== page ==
‘What, me racist?’ Florida posts 4 lessons to explain rejected math textbooks
What? Me? Racist? That’s one of the lines in a math lesson that appears to have fueled the controversial rejection of dozens of textbooks by Florida education officials last week. Another page flagged by the state encourages students to build empathy with classmates.
The state’s Department of Education has come under fire for offering few details beyond citing critical race theory, social-emotional learning and Common Core as reasons for scrapping the textbook. Many of the books are intended for the elementary grades and were published by leading education companies such as Houghton Mifflin Harcourt and McGraw Hill. Though more than 50 texts were rejected, the agency posted just four brief examples Thursday of what its curriculum reviewers considered problematic.
“The Department is continuing to give publishers the opportunity to remediate all deficiencies identified during the review to ensure the broadest selection of high-quality instructional materials are available to the school districts and Florida’s students,” the agency said, adding the examples of the rejected lessons were provided by “the public.”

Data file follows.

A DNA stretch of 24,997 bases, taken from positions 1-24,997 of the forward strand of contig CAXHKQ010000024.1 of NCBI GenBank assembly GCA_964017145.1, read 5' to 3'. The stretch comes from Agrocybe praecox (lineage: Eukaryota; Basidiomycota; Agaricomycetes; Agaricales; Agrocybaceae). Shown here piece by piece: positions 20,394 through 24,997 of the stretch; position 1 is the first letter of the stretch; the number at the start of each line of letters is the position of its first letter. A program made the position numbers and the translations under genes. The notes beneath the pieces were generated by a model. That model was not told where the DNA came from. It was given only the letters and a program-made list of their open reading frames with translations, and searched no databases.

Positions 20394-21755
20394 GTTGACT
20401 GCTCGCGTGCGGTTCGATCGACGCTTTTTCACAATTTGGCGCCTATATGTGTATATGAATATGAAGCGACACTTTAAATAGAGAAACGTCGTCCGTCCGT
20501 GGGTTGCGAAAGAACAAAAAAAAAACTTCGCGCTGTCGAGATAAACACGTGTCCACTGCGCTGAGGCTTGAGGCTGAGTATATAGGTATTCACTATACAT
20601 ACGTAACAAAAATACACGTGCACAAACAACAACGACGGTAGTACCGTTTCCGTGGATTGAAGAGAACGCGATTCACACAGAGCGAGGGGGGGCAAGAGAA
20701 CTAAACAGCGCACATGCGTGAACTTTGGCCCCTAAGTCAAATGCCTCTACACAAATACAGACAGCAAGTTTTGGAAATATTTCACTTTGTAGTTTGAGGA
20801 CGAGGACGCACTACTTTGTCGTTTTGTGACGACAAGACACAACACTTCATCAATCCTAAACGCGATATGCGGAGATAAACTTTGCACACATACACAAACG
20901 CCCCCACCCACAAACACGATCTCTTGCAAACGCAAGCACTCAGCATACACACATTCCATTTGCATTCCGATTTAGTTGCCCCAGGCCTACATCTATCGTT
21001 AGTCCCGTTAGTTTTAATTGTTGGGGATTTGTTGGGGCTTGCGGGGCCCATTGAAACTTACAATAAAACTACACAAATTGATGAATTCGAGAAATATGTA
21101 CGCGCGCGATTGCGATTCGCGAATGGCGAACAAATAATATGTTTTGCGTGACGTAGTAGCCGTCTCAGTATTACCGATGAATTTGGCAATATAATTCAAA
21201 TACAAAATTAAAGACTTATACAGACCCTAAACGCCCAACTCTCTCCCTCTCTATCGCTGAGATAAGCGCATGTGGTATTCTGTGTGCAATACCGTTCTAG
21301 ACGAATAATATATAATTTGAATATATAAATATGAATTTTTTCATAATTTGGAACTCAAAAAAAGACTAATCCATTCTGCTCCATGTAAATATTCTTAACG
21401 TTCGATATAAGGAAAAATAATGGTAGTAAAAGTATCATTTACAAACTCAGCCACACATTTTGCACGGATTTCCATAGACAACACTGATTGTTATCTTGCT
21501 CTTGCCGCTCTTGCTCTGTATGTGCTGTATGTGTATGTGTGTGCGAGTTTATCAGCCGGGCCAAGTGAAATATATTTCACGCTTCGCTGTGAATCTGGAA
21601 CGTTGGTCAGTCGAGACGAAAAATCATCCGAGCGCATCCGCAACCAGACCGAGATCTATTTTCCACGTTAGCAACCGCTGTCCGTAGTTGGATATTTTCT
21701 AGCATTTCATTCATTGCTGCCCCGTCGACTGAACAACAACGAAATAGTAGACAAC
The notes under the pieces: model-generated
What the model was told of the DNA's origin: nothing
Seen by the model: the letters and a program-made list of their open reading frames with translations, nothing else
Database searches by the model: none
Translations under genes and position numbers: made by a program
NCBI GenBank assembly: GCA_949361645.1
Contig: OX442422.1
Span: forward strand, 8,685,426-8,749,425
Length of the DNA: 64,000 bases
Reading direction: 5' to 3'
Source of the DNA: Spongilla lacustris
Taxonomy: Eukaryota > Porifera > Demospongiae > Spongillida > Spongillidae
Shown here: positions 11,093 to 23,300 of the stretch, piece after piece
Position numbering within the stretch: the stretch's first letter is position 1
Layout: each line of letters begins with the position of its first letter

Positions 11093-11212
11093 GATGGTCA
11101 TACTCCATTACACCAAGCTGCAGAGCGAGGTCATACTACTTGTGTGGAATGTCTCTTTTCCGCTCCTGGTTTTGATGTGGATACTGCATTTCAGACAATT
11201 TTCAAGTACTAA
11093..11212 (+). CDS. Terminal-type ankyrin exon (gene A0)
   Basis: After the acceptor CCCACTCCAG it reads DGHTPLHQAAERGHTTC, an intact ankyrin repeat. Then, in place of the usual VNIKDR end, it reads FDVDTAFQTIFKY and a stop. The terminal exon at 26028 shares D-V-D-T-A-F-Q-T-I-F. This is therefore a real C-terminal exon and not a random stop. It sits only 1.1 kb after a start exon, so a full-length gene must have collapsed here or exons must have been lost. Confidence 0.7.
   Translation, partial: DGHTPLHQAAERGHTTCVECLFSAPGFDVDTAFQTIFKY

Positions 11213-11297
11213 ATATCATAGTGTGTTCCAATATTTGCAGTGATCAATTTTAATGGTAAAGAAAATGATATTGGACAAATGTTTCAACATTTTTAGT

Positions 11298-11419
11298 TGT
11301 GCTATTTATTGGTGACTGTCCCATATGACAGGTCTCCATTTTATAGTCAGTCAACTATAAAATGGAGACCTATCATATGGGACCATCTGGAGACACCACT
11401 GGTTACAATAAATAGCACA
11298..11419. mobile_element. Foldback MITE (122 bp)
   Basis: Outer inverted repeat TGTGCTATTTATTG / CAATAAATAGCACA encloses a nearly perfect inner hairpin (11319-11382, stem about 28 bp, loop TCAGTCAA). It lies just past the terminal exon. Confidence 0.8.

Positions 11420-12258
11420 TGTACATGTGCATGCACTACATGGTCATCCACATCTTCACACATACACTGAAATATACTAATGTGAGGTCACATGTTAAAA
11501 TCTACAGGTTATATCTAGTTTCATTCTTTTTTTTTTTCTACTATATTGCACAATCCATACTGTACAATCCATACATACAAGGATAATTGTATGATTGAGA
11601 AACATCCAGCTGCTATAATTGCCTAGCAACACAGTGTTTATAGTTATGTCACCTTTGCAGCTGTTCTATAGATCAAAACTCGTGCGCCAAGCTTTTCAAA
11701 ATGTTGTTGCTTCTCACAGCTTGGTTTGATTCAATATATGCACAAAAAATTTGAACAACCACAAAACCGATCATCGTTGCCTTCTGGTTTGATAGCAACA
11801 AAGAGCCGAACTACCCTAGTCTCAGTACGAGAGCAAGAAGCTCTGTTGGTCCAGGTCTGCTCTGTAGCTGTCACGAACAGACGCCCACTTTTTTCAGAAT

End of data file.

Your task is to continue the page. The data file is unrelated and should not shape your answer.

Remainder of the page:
The “What? Me? Racist” page introduces students to a formula that a person can use to assess their own level of racial bias. It notes that the majority of people who have taken the test have scored “slight” or “moderate.” Another lesson shows a graph of racial bias scores based on age and political orientation. It shows that people who identified as very liberal and moderately liberal had lower bias scores than conservatives.
Another page breaks a lesson down by its academic, language and social-emotional learning objectives. The SEL objective says: “Students build efficiency with social awareness as they practice empathizing with classmates.” The final lesson explains that SEL builds student agency by focusing on five competencies developed by CASEL, a nonprofit that has been a pioneer in guiding educators to incorporate social-emotional learning into everyday instruction.
In The New York Times’ analysis of 21 of the rejected textbooks, its reporters found a McGraw Hill fifth-grade lesson that encourages students to deal with math anxiety by reflecting on how math skills apply to their hobbies and other interests. The Times also noted an eighth-grade pre-algebra lesson that contained a biography of Dorothy Johnson Vaughan, an African American mathematician who worked for NASA’s predecessor.
Earlier in the week, Andrew Spar, president of the Florida Education Association, demanded on Twitter that the state better define social-emotional learning and critical race theory and provide details about the qualifications of its textbook reviewers.
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